“I wrote Tenebrae as a consequence of witnessing two contrasting realities in a short period of time in September 2000. I was in Israel at the start of the new wave of violence that is still continuing today, and a week later I took my son to the new planetarium in New York, where we could see the Earth as a beautiful blue dot in space. I wanted to write a piece that could be listened to from different perspectives. That is, if one chooses to listen to it “from afar”, the music would probably offer a “beautiful” surface but, from a metaphorically closer distance, one could hear that, beneath that surface, the music is full of pain. I lifted some of the haunting melismas from Couperin’s Troisieme Leçon de Tenebrae, using them as sources for loops, and wrote new interludes between them, always within a pulsating, vibrating, aerial texture. The compositional challenge was to write music that would sound as an orbiting spaceship that never touches ground. After finishing the composition, I realized that Tenebrae could be heard as the slow, quiet reading of an illuminated medieval manuscript in which the appearances of the voice singing the letters of the Hebrew Alphabet (from Yod to Nun, as in Couperin) signal the beginning of new chapters, leading to the ending section, built around a single, repeated word: Jerusalem.”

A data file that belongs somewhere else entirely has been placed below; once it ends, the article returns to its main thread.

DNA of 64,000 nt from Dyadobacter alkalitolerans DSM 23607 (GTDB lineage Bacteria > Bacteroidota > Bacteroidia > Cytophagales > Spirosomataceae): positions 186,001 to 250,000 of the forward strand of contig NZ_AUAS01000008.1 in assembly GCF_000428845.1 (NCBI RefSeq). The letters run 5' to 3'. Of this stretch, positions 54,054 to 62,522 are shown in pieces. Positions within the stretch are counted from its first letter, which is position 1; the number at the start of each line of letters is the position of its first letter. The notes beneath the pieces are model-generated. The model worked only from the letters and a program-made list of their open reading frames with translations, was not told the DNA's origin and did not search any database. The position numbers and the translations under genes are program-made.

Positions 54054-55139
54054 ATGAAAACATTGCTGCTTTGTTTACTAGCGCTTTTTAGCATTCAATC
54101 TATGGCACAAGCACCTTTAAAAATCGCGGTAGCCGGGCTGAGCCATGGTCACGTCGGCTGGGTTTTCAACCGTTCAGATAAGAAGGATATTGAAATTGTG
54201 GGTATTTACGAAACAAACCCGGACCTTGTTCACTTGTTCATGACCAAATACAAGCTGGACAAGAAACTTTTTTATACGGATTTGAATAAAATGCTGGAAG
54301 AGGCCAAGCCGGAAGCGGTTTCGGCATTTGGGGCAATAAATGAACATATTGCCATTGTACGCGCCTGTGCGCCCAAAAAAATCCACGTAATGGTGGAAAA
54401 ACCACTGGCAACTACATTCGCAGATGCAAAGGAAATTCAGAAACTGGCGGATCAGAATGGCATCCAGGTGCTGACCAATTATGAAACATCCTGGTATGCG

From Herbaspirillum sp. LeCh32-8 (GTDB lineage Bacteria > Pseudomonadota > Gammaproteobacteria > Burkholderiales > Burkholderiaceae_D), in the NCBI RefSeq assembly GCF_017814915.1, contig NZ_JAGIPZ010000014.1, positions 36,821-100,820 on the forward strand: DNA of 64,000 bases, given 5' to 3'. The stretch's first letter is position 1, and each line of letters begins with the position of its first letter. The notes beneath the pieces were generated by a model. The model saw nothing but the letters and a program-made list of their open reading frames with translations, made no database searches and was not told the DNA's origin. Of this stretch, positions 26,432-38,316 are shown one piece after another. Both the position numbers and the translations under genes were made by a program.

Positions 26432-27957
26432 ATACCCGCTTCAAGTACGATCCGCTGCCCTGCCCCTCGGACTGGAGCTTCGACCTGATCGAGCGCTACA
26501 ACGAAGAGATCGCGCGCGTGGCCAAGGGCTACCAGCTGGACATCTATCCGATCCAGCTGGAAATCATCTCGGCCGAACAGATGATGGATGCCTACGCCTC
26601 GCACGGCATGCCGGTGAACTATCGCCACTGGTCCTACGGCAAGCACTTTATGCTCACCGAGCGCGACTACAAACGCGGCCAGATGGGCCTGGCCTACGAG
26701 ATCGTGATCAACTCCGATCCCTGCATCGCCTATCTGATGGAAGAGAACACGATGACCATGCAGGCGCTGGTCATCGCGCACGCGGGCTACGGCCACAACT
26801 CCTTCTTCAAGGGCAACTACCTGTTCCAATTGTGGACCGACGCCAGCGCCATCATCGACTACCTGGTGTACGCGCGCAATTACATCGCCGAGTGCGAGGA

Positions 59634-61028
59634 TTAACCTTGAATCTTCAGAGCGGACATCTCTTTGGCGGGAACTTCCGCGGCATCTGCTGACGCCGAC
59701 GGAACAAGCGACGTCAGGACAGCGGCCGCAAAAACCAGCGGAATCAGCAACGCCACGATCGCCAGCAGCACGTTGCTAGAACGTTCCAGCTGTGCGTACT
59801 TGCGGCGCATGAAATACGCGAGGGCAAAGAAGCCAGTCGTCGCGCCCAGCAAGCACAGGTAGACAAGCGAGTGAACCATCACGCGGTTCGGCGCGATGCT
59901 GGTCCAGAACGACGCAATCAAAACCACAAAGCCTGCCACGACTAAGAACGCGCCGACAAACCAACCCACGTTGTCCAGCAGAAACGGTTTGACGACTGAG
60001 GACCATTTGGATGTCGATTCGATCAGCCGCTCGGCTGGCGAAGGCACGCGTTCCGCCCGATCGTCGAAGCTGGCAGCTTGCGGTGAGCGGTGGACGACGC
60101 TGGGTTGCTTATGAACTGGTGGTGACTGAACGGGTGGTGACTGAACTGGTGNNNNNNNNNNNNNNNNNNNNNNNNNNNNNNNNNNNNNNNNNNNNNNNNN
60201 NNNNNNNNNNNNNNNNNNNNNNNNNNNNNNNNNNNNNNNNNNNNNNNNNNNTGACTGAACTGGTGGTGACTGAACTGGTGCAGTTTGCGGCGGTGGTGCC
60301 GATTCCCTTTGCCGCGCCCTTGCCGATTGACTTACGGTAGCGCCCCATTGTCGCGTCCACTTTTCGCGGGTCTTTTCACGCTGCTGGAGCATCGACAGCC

– Osvaldo Golijov

How Slow the Wind

Osvaldo Goligov’s How Slow the Wind for soprano and string quartet has text adapted from two Emily Dickinson poems.

The original, and short, texts read:

How slow the Wind —
how slow the sea —
how late their Fathers be!

Is it too late to touch you, Dear?
We this moment knew—
Love Marine and Love terrene—
Love celestial too—

Goligov wrote How Slow the Wind in response to the death of his friend Mariel Stubrin. He writes, ‘I had in mind one of those seconds in life that is frozen in the memory, forever-a sudden death, a single instant in which life turns upside down, different from the experience of death after a long agony.’ The piece was commissioned by Cecilia Wasserman, in memory of her late husband Herb, for Close Encounters with Music and was first performed in their Seiji Ozawa Hall concert of May 5, 2001, by Dawn Upshaw, soprano; Toby Appel and Justine Chen, violins; Kenji Bunch, viola, and Yehuda Hanani, cello.